In war, the time of destruction is also the time of classification. In its role as a bomber targeting a selection of urban artifacts, NATO faced a pro

NATO as Architectural Critic

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2024-07-09 15:30:08

In war, the time of destruction is also the time of classification. In its role as a bomber targeting a selection of urban artifacts, NATO faced a problem of identification: how to read architecture that neither looked Stalinist nor had the classical aspirations of the Third Reich. The empty administration buildings in downtown Belgrade in the vicinity of hospitals and schools, the empty Federal Ministry of Internal Affairs and the empty Army Headquarters built by a recipient of the Gold Medal of the Royal Institute of British Architects, all bombed by NATO, were important examples of Serbian post-war modernism.[1] The result was that during the air campaign NATO unwittingly demonstrated excellent taste in placing architectural landmarks from this century on its target list.[2] As part “of a new struggle against fascism,” NATO selected to destroy the very buildings constructed in the post-war period to symbolize the struggle of a “stubborn nation against fascism.”[3] While modernism that came from the West was bombed, some conservative examples were “preserved.” Beli Dvor for example, or the White Palace, an eclectic Palladian-type villa built in the 30s, where Milosevic, like Tito before him, normally greets guests but does not live, was considered off-limits as a target because of a Rembrandt canvas kept on its first floor.[4] In history books, Fascist architecture such as the Third Reich’s is always understood in relation to its conditions of creation. The architecture used by the current state in Serbia was built before the world found the Serbian state to be nationalist, but in bombing Serbia, NATO also branded examples of Serbian post-war modernism as Fascist. Once caught in the fire of the global media, this architecture, built under a pro-Western liberal influence, is now in danger of being branded as Fascist, of being remembered in relation to its conditions of destruction.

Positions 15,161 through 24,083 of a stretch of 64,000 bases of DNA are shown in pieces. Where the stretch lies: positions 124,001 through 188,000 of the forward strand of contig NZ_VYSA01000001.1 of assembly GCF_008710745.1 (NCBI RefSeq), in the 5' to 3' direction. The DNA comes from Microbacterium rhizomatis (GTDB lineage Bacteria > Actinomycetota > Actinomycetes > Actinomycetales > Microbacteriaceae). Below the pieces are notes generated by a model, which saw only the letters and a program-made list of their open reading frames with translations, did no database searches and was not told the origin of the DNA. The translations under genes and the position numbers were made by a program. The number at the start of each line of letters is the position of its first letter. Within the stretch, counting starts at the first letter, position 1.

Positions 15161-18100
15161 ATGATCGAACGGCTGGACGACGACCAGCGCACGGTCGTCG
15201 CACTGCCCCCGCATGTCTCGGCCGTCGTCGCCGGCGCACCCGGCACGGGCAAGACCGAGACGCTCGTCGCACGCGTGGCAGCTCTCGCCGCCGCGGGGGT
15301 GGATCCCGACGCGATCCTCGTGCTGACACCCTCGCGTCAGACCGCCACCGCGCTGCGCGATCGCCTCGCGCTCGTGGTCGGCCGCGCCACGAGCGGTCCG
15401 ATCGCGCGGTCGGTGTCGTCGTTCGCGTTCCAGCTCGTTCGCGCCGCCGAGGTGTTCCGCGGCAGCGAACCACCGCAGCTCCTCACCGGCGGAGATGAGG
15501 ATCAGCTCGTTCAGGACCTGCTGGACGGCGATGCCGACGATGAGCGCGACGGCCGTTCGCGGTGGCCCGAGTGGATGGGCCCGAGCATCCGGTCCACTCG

There is, however, a complication in laying sole responsibility for the bombing of these particular buildings on NATO. On the streets of Belgrade particular buildings were anticipated to be likely targets. “Most people believe that the urban centers will be ‘cruised,’ and official propaganda does as much as possible to support this belief. Indeed, civilian casualties would be a tremendous boost for the Serbian government’s propaganda war against the rest of the world.”[5] This is a sentiment that could be read in an analysis published on the Internet in October 1998, half a year before NATO bombing began. The government’s position was possible in part because it has not expressed any ambition to create its own architectural rhetoric. Fully appropriating the previous communist buildings and infrastructure, in its ten-year rule the government has neither built nor commissioned a single piece of architecture, except for a recent Neo-classicist monument which celebrates the one-year anniversary of the end of NATO bombing. Therefore the current regime had no difficulties sacrificing these buildings to NATO.

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